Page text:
Is Labrador Iron Ore Royalty’s High Double-Digit Dividend Yield Safe?

The 17% dividend yield of Labrador Iron Ore Royalty Corp. (LIF) viable?

If you think you can earn 17 percent risk-free, I have a Saskatchewan oceanfront property for you to sell.

The first thing you need to know is that Labrador Iron Ore Royalty’s quarterly dividend has been exceptionally volatile over the years. It has been as low as 25 cents in some quarters and as high as $ 2.10, which is the value of the last dividend paid on October 26.

There’s a good reason for this variation: The company’s cash flow and dividends are closely tied to iron ore prices through its 15.1% stake in Iron Ore Company of Canada, including Labrador Iron. Ore Royalty also collects a royalty and commission on sales of iron ore.

Commodity prices are notoriously unpredictable, and iron ore is no exception.

Last spring, the price of iron ore – which is used primarily in steelmaking – hit record highs, and Labrador Iron Ore Royalty subsequently announced significant dividend increases. Since then, however, the price of iron ore has plunged against a backdrop of slowing demand in China – the world’s largest consumer of iron ore – suggesting that the company’s cash flow and dividends are falling. royalties will also go down.

Another indication came this week when Iron Ore Company of Canada, the operating company, declared its own dividend, which is payable on December 23. Labrador Iron Ore Royalty’s share of this dividend is approximately $ 47.9 million, compared to approximately $ 85.7 million in the prior quarter.

The Labrador Iron Ore Royalty share price is also down sharply from its highs, pushing performance into double digits.

Online yield calculators are a handy tool for dividend investors

Should I say CU later to Canadian Utilities?

Yield can be measured in different ways. The 17% figure you quoted is a “trailing yield,” calculated by adding up the four quarterly dividends paid in the past 12 months, then dividing by the current stock price. (By Friday afternoon, the trailing yield had increased to about 17.8 percent.)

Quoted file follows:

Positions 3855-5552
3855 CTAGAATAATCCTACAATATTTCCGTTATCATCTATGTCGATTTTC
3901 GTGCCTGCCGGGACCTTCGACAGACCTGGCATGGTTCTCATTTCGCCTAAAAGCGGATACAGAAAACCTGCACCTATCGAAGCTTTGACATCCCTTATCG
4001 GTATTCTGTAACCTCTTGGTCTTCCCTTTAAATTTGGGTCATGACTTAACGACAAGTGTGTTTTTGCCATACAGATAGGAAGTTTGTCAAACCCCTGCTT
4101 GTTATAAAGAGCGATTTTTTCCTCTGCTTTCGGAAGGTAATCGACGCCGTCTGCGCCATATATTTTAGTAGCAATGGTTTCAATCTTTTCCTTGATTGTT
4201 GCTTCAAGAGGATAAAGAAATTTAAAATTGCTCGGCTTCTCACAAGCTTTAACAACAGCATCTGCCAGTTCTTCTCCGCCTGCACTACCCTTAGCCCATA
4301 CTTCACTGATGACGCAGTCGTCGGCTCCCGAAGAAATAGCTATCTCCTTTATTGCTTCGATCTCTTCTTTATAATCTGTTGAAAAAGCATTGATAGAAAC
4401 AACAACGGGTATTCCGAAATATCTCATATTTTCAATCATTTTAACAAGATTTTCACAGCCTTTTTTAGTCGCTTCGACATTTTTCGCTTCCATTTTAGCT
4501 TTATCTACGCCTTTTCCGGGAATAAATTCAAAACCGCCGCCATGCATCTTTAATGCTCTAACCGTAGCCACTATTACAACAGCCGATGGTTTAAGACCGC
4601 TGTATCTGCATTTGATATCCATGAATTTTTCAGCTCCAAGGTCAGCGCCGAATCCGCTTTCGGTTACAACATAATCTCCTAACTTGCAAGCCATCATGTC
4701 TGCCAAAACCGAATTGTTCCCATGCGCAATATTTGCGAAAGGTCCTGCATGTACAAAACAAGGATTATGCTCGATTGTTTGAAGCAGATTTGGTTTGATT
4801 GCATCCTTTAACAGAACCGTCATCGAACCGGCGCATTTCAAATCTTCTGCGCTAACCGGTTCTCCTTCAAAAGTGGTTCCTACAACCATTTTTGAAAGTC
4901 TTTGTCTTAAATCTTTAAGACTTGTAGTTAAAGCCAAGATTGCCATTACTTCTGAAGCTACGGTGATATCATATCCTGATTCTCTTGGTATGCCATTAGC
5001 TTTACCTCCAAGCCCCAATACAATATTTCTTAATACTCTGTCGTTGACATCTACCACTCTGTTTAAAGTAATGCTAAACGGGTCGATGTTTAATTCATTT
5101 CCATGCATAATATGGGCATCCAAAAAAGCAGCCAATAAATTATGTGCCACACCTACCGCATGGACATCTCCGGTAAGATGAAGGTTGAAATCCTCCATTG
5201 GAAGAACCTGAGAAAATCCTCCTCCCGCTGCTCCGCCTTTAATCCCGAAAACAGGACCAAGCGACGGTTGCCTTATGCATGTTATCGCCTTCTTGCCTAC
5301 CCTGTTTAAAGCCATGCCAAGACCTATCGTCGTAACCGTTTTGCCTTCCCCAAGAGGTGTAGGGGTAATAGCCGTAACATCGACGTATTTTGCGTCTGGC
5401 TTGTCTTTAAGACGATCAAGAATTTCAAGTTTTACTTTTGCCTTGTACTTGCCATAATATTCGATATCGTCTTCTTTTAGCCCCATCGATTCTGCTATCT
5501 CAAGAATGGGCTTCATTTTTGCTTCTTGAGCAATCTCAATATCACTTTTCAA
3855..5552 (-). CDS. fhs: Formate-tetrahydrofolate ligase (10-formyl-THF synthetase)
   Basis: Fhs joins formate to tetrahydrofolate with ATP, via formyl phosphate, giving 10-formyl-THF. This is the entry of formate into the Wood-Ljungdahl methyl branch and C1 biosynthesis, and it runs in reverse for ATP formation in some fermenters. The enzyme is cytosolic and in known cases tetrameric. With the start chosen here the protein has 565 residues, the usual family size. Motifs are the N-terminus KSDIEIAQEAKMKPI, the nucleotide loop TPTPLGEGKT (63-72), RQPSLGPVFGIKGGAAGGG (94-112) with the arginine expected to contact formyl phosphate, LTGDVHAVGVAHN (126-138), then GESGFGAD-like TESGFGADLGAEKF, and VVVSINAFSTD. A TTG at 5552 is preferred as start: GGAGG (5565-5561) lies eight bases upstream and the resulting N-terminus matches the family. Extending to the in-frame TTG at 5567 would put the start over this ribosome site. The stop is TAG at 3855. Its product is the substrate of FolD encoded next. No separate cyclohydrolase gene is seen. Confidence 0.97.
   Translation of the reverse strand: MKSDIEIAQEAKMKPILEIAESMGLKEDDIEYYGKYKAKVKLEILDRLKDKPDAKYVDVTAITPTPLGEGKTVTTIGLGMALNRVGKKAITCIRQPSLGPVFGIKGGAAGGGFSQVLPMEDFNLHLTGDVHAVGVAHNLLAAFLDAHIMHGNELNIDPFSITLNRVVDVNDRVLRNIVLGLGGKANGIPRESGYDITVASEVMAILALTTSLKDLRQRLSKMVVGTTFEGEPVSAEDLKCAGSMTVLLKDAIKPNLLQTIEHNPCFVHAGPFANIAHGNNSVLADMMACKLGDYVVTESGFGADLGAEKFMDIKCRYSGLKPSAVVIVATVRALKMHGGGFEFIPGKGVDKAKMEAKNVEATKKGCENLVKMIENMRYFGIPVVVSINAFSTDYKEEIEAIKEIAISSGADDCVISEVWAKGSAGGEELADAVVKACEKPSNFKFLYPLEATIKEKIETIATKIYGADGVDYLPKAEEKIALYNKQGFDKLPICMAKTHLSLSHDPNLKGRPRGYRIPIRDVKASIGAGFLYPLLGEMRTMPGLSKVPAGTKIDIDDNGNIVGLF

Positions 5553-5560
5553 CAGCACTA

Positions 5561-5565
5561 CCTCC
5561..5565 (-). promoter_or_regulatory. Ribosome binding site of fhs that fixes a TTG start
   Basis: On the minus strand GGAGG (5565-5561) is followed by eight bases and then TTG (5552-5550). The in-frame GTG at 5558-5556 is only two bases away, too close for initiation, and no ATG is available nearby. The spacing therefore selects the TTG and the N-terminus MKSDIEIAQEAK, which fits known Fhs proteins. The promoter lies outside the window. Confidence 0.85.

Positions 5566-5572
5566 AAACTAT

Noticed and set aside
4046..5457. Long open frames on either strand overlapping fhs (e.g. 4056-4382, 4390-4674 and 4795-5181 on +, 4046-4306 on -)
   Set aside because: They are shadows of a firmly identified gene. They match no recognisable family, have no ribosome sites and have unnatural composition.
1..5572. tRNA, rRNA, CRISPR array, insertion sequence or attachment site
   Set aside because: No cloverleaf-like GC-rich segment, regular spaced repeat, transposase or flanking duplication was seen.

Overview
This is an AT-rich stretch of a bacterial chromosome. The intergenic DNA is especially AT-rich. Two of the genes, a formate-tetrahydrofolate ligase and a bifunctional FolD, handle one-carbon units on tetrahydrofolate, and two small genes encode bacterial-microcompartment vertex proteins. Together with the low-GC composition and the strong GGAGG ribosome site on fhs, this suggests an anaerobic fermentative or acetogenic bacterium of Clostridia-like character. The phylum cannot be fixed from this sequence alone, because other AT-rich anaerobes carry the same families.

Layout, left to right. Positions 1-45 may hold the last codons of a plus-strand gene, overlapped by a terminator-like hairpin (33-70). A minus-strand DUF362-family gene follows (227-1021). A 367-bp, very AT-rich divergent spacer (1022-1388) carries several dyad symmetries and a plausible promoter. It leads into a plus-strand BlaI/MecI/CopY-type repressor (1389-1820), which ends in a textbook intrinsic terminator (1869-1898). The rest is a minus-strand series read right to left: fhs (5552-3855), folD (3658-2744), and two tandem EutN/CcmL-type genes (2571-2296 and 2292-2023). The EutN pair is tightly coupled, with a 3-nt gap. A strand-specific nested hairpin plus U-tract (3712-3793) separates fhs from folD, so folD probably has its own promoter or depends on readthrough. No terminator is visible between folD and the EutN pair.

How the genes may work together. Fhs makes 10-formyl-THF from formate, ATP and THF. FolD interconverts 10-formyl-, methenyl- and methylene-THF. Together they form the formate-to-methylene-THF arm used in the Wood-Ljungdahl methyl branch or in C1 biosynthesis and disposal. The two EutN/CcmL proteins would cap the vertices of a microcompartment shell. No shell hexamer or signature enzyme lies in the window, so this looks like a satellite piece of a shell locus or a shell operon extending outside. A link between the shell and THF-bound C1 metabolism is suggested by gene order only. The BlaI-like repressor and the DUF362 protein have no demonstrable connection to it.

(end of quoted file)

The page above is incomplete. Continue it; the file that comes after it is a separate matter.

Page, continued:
The “stated yield” is calculated by multiplying the last quarterly dividend by four to determine a projected annual dividend, then dividing that number by the stock price. Iron Ore Royalty’s reported yield is currently approximately 22 percent.

Such projections are good for stable dividend payers, such as utilities and banks, but not for companies whose fortunes are tied to volatile commodity prices. I’m not saying the stock is necessarily a bad investment at current levels, just that you shouldn’t count on keeping such a rich dividend. The market is also skeptical, which is why the return is so high.

For my Yield Hog dividend growth portfolio model (tgam.ca/dividendportfolio), I generally avoid commodity stocks because their dividends are highly variable. However, I recommend dividend investors supplement their holdings with exchange-traded index funds that provide exposure to commodity producers, technology stocks, and other sectors that typically don’t pay large or stable dividends, but can nevertheless improve portfolio diversification and returns.

Is there an easy way to find the sector weightings of the S & P / TSX Composite Index? I like to compare the performance of my self-directed portfolio to that of the S & P / TSX. This year, I am slightly behind the index, and I would like to determine if that has to do with my preference to avoid certain sectors.

One method is to use an exchange traded fund such as the iShares Core S & P / TSX Capped Composite Index (XIC) ETF as an index proxy. If you go to the XIC page on the iShares Canada website (search the internet for “XIC ETF”) and scroll to “Exposure Breakdown” you will find the up-to-date sector weights for the bottom. As of November 25, the top five weightings were Financials (31.9%), Energy (13.2%), Information Technology (11.9%), Industrials (11.6%) and materials (11.4%).

You can also find a list of individual stock weights on the XIC page. Note that Shopify Inc. (SHOP) is the most weighted stock in the fund – and the index – at around 7.5%. If you don’t have a position in Shopify, which has an annual return of around 44%, that could also explain your portfolio’s underperformance relative to the index.

I’m not suggesting that you should buy Shopify stocks. But if your goal is to keep pace with the S & P / TSX, you can simply buy the index through the XIC or a similar fund such as the BMO S & P / TSX Composite Capped Index ETF (ZCN). With their very low management expense ratios of 0.06%, both ETFs do an excellent job of tracking the index.

Email your questions to [email protected]. I am not able to respond personally to emails but I choose certain questions to answer in my column.

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